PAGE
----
The U.S. Army War College revoked Democratic Sen. John Walsh’s master’s degree after an investigation completed Friday concluded he plagiarized the “strategic research paper” required to graduate.
The War College, located in Carlisle, Pennsylvania, initiated an investigation in August after The New York Times published a story clearly demonstrating Walsh plagiarized heavily from other sources in the 2007 thesis.
The prestigious degree was directly related to the advancement of his political career. Walsh was pursuing a Master of Strategic Studies degree at age 47, a year before he became Montana’s adjutant general overseeing the state National Guard. After Walsh was appointed adjutant general of Montana’s National Guard, a military evaluation said his selection for the position was “bolstered” by his degree from the War College, an institution that boasts the attendance of American heroes Dwight D. Eisenhower, George Patton and Norman Schwarzkopf.
From that position, Walsh launched his successful bid for lieutenant governor, painting himself as a moderate, otherwise extinct pro-military Democrat.
According to a War College spokeswoman, the investigative board took less than a day to hear the case and make its findings, which was settled on Aug. 22. In fact, according to the report released by Walsh’s office, the review board made its conclusions less than 20 minutes after closing its August hearing. The process of appeal and review, however, wasn’t completed until just this past Friday.
“The board found that then Colonel John Walsh did commit the offense of plagiarism and thus his Master’s Degree and status as graduate of the U.S. Army War College should be revoked,” War College spokeswoman Carol Kerr said in a statement to the media.
Not only did Walsh blame an alleged post-traumatic stress disorder when confronted by the media in August, as well as an obscure connection between himself and a fellow soldier who committed suicide, but his appeal was grounded in the same logic. Ironically, Walsh and the campaign backed off of that excuse after taking considerable criticism for the scapegoat in August, yet still used it in the appeal. Ultimately, it was not enough to support any other recommendation.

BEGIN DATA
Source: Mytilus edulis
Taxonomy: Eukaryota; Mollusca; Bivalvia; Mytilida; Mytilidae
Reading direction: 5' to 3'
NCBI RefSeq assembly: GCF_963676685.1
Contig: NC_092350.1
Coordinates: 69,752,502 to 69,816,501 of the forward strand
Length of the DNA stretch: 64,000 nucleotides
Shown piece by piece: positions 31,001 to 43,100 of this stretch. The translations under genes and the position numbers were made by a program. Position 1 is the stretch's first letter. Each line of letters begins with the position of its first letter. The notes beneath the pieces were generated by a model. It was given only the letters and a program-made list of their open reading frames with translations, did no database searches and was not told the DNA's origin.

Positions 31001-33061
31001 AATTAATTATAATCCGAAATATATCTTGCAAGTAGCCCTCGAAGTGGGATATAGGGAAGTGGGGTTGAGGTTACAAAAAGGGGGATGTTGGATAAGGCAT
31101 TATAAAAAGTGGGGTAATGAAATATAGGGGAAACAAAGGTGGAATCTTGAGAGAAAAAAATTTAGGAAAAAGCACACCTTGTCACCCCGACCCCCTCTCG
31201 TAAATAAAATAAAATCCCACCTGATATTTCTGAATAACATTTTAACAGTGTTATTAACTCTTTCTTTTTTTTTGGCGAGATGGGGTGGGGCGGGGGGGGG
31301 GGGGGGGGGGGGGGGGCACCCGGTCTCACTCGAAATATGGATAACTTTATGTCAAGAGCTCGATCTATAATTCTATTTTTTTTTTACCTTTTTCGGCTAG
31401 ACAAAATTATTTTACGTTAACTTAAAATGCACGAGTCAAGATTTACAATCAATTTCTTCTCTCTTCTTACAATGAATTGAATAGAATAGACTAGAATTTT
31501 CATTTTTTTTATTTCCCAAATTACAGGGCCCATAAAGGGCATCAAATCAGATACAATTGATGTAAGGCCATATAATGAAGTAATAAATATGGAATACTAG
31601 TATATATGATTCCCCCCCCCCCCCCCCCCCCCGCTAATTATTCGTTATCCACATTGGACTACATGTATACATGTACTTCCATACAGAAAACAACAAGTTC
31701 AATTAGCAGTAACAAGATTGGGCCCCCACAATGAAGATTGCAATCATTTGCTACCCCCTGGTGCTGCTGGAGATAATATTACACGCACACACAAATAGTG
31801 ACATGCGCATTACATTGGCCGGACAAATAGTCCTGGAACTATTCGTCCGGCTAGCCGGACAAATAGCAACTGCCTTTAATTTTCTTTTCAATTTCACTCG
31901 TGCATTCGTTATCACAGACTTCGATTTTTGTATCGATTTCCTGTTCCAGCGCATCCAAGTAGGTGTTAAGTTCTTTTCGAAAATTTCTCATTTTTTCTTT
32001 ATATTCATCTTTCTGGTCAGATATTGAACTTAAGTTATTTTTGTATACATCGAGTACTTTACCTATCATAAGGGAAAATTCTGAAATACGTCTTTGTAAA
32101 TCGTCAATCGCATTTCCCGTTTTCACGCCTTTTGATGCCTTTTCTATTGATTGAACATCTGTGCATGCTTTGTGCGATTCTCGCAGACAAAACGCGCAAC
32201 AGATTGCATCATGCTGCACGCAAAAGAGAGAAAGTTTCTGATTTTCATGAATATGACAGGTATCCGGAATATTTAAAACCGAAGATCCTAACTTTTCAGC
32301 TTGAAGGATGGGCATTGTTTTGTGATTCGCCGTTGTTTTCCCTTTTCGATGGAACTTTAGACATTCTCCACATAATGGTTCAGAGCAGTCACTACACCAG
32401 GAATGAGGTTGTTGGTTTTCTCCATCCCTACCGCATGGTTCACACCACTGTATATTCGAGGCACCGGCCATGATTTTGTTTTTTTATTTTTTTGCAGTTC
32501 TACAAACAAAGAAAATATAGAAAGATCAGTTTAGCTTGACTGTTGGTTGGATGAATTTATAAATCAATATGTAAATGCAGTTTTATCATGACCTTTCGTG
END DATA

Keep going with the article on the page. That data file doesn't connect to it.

“It should also be noted that other students … have had similar or more serious personal and psychological issues during their year at USAWC, and they have been able to successfully complete course requirements without resorting to plagiarism or other cheating,” the review board’s report said.
Still in denial and refusing to take responsibility, Walsh’s office released a statement saying the senator disagrees with the findings, but accepts the college’s decision.
“I apologize to all Montanans for the plagiarism in my 2007 paper, and I am prepared to live with its consequences,” Walsh said in the statement. “I may not be a scholar, but I am proud to have been a soldier who has served Montana and this great nation for 33 years in uniform.”
Walsh dropped out of the Nov. 4 Senate race shortly after the plagiarism story broke, but PPD’s 2014 Senate Map Predictions model moved the contest from “Likely Republican” to “Safe Republican” shortly before. Walsh, 53, was appointed by Gov. Steve Bullock in February to serve out the remainder of retiring Democratic Sen. Max Baucus’ term, which Democrats hoped would boost their chances of keeping the Red state’s Senate seat. He is a decorated veteran of the Iraq war, a former adjutant general of his state’s National Guard and, now, a plagiarist.
In August, Montana Democrats chose state lawmaker Amanda Curtis to replace Wash as their candidate, who was exposed as a socialist and found herself stunned like a deer in the headlights unable to answer a radio host’s inquiry into that and other issues.